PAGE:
This is another part of the definition of the quaternions. It is a postulate of the quaternions. You can't argue with postulates. This postulate right away indicates that quaternion multiplication is not commutative. Writing ijk = -1 without parentheses implies that quaternion multiplication is associative, which it is.

Mathematicians are not bound by the real world. They can (and do) make up many different number systems that are different from the integers, rationals, reals, and complex numbers with which you are familiar. The quaternions are but one example of a somewhat esoteric number system.

Some of the number systems devised by mathematicians are quite useful. The quaternions are one of those. They were developed before and motivated the development of vectors. Maxwell's equation were written in quaternion form before they were written in vector form. The unit vectors i, j, and k are labeled as such precisely because of the unit quaternions are called i, j, and k. Quaternions fell by the wayside for some time after the development of the 3-vector dot and cross product, but have made quite a comeback as of late because they are extremely useful for describing rotations in 3-space.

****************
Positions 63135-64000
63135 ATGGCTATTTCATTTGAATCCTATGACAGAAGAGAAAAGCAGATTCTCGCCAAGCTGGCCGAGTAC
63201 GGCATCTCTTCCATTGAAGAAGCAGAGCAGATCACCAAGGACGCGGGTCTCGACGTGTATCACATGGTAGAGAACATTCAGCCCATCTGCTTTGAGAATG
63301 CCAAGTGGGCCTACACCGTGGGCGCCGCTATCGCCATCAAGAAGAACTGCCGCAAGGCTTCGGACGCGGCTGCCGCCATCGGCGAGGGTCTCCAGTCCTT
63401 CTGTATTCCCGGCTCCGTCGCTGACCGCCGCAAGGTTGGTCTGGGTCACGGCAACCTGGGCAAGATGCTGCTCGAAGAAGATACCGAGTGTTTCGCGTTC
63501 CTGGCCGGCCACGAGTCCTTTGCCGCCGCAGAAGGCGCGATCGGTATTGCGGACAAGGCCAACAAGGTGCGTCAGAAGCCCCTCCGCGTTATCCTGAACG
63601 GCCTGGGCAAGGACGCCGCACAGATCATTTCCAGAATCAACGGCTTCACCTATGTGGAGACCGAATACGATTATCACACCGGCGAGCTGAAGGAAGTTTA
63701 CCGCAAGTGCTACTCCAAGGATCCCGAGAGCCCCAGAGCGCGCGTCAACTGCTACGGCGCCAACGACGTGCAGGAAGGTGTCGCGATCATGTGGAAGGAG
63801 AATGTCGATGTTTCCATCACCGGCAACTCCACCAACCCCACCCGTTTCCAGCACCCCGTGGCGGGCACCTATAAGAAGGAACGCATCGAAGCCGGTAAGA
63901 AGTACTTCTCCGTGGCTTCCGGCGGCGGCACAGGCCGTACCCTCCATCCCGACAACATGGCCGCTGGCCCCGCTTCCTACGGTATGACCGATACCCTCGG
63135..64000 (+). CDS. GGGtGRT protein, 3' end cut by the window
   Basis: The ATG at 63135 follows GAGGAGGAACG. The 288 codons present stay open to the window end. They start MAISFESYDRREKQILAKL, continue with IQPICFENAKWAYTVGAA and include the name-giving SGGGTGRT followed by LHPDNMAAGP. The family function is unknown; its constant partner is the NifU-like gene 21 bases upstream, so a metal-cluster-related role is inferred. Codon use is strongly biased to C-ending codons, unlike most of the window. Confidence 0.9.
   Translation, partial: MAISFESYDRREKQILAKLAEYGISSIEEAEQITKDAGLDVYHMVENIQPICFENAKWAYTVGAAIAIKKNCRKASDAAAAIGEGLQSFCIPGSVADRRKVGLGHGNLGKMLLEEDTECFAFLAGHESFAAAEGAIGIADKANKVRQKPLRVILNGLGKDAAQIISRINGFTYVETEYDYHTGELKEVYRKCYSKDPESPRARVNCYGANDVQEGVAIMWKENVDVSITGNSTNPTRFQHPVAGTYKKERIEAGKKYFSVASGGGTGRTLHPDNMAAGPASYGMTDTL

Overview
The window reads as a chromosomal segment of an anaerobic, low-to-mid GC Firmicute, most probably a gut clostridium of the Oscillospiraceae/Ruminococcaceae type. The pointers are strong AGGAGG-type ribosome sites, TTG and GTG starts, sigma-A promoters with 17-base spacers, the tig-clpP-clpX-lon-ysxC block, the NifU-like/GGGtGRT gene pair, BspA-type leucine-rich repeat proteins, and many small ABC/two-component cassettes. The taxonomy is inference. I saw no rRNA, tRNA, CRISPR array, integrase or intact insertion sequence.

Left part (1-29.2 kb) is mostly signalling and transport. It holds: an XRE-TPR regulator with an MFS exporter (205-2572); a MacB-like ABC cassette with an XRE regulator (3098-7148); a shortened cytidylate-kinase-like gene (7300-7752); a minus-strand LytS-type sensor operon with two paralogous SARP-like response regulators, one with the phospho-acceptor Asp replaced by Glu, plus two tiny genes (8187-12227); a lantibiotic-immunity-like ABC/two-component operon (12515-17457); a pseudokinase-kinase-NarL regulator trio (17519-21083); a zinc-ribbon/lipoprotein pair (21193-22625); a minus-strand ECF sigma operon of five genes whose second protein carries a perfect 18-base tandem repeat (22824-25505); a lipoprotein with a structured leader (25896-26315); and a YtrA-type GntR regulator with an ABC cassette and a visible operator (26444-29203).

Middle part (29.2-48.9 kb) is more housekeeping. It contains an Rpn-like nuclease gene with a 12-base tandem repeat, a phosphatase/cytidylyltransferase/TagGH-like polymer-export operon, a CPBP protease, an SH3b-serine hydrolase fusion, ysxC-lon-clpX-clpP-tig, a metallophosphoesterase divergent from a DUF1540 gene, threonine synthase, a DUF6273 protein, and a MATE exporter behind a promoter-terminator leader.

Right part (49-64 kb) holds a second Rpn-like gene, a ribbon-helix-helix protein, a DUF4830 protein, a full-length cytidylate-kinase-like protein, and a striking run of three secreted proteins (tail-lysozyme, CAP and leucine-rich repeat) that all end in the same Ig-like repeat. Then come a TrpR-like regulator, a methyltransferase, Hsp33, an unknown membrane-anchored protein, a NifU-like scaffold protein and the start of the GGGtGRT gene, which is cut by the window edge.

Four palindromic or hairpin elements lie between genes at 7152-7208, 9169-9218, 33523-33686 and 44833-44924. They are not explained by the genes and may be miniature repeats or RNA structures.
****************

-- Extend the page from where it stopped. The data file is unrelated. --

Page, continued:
5. Jul 1, 2008

That's lovely, thanks. So I see that this is a special thing and such straightforward attempts at rationalising its rules and statements is folly as they obey special conditions which have to be set to make the concept work in the first place.

I think from what you guys are saying (I'm having a little trouble following all of it) it is best to see i, j and k as three kind of vectors which simply cannot be multiplied and added together in a scalar way.

6. Jul 1, 2008

### kts123